MOORLACH UPDATE — Homeowners Insurance Crisis — September 6, 2019

As this first year of the 2019-2020 legislative session winds down, it is interesting to reflect on some of the intriguing topics. There were so many critical issues to address, with wildfires and electric utilities being high on the list.

Serving on the Senate’s Energy, Utilities and Communications Committee, Housing Committee, Insurance Committee and Budget and Fiscal Review Committee certainly kept me at the forefront. Add to this, the assignment on the newly created Senate Select Committee on the Governor’s 2019 Report: Wildfires and Climate Change–California’s Energy Future was the icing on the cake.

The culmination of the numerous hearings resulted in AB 1054 (see MOORLACH UPDATE — AB 1054 and Investor-Owned Utilities — July 9, 2019). Sacramento has tried to address the utilities and wildfire victims. It put some funding in the budget for fire suppression efforts, but minimal funding on addressing the root cause of the electrical line causation of the conflagrations (see MOORLACH UPDATE — SB 1463 And The Facts — November 19, 2018 and MOORLACH UPDATE — SB 1463 Epilogue — October 4, 2018).

What is left to resolve? The insurance industry’s reaction was to increase insurance rates, especially after these recent wildfires consumed their reserves, built over the years, to address such major disasters.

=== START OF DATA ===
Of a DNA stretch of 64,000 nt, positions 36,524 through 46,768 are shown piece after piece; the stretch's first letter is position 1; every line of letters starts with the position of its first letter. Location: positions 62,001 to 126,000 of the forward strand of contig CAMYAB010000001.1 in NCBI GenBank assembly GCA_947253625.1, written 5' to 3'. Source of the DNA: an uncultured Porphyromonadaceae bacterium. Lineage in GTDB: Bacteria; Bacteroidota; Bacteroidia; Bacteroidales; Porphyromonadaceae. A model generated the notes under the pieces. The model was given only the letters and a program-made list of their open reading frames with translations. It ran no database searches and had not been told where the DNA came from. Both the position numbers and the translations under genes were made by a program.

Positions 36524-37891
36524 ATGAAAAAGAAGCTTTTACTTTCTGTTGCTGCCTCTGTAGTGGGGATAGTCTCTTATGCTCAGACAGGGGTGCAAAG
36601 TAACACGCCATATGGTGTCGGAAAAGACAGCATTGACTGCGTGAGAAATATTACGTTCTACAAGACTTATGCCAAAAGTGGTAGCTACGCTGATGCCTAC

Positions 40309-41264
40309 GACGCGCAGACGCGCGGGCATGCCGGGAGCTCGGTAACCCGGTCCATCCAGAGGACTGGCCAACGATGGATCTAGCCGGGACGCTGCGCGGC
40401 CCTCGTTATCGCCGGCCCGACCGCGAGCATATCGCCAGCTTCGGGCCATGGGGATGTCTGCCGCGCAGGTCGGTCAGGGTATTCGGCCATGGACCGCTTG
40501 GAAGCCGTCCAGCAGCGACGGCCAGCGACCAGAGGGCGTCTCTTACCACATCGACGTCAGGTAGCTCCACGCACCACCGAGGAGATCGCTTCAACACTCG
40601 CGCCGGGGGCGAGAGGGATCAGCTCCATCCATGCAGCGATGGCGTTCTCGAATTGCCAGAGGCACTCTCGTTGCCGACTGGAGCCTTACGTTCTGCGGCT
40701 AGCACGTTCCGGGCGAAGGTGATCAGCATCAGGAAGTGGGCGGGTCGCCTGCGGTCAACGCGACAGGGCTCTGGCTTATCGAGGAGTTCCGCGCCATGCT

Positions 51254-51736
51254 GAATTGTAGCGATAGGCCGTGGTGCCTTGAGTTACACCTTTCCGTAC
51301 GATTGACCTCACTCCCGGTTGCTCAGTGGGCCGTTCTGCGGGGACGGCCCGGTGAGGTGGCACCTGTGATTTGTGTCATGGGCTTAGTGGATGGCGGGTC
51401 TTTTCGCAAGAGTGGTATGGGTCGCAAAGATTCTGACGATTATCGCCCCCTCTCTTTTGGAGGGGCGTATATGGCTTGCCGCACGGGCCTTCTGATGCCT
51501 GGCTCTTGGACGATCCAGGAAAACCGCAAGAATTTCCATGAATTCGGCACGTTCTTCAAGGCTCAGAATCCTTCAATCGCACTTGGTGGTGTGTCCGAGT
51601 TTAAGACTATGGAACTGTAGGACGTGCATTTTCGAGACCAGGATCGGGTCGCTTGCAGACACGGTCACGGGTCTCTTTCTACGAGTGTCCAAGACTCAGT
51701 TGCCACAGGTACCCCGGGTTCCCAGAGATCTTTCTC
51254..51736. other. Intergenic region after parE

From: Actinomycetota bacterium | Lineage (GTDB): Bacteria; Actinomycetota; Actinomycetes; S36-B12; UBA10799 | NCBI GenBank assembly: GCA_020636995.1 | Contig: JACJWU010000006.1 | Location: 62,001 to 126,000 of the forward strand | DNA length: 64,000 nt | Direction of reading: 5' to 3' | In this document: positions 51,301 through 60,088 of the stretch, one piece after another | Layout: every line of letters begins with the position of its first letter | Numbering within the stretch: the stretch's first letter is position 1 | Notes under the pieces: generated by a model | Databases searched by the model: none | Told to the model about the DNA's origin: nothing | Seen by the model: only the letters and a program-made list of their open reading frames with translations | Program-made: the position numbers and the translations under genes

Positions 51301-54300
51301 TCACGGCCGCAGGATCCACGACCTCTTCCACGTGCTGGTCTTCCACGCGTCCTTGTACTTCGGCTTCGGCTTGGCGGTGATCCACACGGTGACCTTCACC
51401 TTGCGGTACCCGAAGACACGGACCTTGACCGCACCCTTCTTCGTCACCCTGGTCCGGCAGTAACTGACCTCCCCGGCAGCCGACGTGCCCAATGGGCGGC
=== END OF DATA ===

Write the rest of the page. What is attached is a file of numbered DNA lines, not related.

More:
The California Globe provides a perspective on the next shoe to drop: the shocking increase of homeowners insurance costs and its impacts on personal budgets and housing values. For an assist on the piece below, WUI stands for Wildland Urban Interface. This means homes near urban centers, but in wildfire zones.

Three decades ago, California’s voters narrowly passed Proposition 103 (see This initiative has provided more transparency in the insurance industry, but it may also have been detrimental in attracting more insurance providers to our state. This will only exacerbate the current frustrations of energy, utilities, housing, insurance, budgets, wildfires and climate change.

25th Anniversary Look Back

Although not directly related to the then-upcoming bankruptcy filing for Orange County, I continued to stay involved in the meetings of my city council after the election.

On September 7, 1994, the Daily Pilot covered a concern I addressed that could be the embryo of a theme that follows me to this day. The piece was titled "Costa Mesa police, firefighters to join state benefits program — Safety personnel were previously covered by city plan. Officials say move will save money." Save money? I don’t think so.